The two orbit characteristics that are managed with stationkeeping efforts are the Argument of Latitude and the Period. The Argument of Latitude, (or ArgLat,) is defined as the Argument of Perigee plus the True Anomaly, and is therefore a measure of the number of degrees subtended by the satellite since it last crossed the equator heading north. Period is defined as the time the satellite takes to complete one orbit (seconds per orbit). (Another useful representation of the period is as a number of degrees subtended per day, obtained by dividing the number of seconds in a day by the orbital period, and then multiplying by 360 degrees.) Comparing these two characteristics between satellites in a plane allows for a measurement of stationkeeping success. Perfect stationkeeping in a plane would mean that satellites would orbit at evenly spaced Arguments of Latitude, and would all have the same period.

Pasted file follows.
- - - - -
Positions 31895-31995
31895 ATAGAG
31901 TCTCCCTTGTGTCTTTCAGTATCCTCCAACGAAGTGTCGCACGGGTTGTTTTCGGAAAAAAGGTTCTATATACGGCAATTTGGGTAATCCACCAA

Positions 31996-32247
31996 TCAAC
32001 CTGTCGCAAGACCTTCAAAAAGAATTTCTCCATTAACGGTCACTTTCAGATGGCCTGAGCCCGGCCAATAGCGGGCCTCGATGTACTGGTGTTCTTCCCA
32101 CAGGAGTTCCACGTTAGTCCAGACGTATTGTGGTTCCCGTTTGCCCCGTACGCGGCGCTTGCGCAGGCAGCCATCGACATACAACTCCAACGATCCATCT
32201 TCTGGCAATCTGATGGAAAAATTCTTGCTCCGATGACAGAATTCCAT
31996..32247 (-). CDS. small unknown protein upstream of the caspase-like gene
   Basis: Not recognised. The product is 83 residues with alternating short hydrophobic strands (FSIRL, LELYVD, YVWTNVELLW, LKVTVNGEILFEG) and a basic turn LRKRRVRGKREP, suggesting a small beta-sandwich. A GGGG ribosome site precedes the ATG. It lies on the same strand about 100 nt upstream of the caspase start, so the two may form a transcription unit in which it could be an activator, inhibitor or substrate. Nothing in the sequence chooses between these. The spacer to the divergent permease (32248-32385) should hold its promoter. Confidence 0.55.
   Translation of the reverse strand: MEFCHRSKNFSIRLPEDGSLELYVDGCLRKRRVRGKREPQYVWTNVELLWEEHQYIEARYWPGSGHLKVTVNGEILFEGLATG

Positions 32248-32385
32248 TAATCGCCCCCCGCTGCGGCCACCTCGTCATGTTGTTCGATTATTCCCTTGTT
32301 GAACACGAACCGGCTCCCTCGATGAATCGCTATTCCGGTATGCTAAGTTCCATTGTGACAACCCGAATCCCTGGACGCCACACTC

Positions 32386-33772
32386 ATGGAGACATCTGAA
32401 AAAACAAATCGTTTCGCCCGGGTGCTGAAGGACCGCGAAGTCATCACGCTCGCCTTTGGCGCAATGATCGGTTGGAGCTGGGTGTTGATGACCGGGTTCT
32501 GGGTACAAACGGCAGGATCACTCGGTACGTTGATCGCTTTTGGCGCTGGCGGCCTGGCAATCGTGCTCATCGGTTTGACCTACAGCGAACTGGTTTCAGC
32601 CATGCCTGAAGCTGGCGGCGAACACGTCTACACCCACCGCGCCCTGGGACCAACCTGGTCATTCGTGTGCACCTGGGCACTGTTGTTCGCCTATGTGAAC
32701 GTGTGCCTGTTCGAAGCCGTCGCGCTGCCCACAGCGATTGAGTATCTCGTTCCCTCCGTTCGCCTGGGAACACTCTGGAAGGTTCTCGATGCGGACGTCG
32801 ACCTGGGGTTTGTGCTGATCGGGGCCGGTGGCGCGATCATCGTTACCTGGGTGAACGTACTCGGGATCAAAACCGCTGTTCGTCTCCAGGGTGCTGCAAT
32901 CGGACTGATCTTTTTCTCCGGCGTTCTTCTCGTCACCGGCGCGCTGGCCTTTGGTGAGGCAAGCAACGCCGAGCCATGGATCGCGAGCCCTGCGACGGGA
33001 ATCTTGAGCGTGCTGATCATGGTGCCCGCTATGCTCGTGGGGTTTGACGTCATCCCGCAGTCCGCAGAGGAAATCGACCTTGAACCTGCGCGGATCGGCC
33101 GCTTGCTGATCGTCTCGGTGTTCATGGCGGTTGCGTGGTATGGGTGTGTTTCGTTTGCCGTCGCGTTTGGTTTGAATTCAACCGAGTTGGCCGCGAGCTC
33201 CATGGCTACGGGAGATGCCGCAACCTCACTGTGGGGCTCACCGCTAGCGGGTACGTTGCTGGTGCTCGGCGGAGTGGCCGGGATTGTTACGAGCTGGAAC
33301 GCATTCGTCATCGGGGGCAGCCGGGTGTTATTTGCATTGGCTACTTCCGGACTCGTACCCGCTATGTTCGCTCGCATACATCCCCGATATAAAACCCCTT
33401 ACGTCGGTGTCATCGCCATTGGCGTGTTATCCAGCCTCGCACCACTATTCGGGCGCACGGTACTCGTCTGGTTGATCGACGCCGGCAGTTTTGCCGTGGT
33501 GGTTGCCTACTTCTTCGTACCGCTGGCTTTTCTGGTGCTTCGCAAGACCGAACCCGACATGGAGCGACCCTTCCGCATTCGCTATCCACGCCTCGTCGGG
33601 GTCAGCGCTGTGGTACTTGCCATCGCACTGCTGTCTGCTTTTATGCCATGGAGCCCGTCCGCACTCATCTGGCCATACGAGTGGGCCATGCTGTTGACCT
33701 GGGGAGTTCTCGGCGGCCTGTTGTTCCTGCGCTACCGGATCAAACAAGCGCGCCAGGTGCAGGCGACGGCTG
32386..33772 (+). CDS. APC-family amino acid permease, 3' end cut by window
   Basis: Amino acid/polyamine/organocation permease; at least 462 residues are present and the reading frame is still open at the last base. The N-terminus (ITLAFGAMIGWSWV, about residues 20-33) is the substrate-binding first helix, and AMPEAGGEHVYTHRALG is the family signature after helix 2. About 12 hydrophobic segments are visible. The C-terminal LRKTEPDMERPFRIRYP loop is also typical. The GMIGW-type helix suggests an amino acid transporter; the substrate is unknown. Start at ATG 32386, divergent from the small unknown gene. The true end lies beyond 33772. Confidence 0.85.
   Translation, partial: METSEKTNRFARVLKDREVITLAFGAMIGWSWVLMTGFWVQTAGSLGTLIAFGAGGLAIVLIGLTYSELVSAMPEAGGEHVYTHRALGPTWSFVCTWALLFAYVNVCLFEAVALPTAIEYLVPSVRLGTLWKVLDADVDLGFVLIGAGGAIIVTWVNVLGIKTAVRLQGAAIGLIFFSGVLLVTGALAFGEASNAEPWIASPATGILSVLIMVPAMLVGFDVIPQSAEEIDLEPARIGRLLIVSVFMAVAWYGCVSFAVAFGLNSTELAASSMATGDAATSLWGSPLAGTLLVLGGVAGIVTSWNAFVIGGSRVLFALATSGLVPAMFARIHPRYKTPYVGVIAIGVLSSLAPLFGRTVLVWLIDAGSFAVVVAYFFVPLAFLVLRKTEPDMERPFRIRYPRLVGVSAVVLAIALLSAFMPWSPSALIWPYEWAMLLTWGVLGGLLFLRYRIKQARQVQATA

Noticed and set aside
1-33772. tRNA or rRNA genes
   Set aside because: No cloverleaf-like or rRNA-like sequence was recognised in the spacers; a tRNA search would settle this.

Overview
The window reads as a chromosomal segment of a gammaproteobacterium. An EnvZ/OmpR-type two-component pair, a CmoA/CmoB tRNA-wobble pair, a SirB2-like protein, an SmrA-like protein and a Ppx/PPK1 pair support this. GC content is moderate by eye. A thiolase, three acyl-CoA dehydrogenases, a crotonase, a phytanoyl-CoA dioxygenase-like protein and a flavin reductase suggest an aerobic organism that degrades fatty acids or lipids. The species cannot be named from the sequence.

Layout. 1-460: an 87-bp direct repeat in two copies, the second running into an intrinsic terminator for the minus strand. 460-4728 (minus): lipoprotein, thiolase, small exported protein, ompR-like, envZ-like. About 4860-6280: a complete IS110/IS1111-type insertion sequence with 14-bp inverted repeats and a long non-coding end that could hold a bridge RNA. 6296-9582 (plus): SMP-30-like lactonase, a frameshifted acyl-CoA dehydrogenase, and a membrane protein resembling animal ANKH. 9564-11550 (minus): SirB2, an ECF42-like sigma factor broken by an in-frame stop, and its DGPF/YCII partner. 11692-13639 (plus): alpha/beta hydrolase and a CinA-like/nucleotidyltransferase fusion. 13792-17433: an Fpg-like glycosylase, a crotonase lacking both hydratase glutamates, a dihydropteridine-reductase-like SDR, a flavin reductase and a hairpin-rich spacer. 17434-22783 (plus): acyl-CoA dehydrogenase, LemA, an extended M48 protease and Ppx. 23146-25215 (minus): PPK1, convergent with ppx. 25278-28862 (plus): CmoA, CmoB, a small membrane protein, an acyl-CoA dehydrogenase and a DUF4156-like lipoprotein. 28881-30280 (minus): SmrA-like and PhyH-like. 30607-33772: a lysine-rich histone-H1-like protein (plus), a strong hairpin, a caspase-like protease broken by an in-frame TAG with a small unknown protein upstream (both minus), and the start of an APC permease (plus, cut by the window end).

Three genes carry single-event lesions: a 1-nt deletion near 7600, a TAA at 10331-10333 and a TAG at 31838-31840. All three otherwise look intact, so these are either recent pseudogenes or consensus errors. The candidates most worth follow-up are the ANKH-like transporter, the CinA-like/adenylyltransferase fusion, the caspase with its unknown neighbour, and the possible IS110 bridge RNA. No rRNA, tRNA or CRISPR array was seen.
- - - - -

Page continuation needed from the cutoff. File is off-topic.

Two convenient terms used in describing the stationkeeping status of satellites in a plane are "phase error" and "relative drift rate." The phase error between two satellites is defined as the actual ArgLat difference between the two minus their desired ArgLat difference. The relative drift rate is defined as the difference between two satellites' periods, most conveniently measured in degrees of ArgLat per day.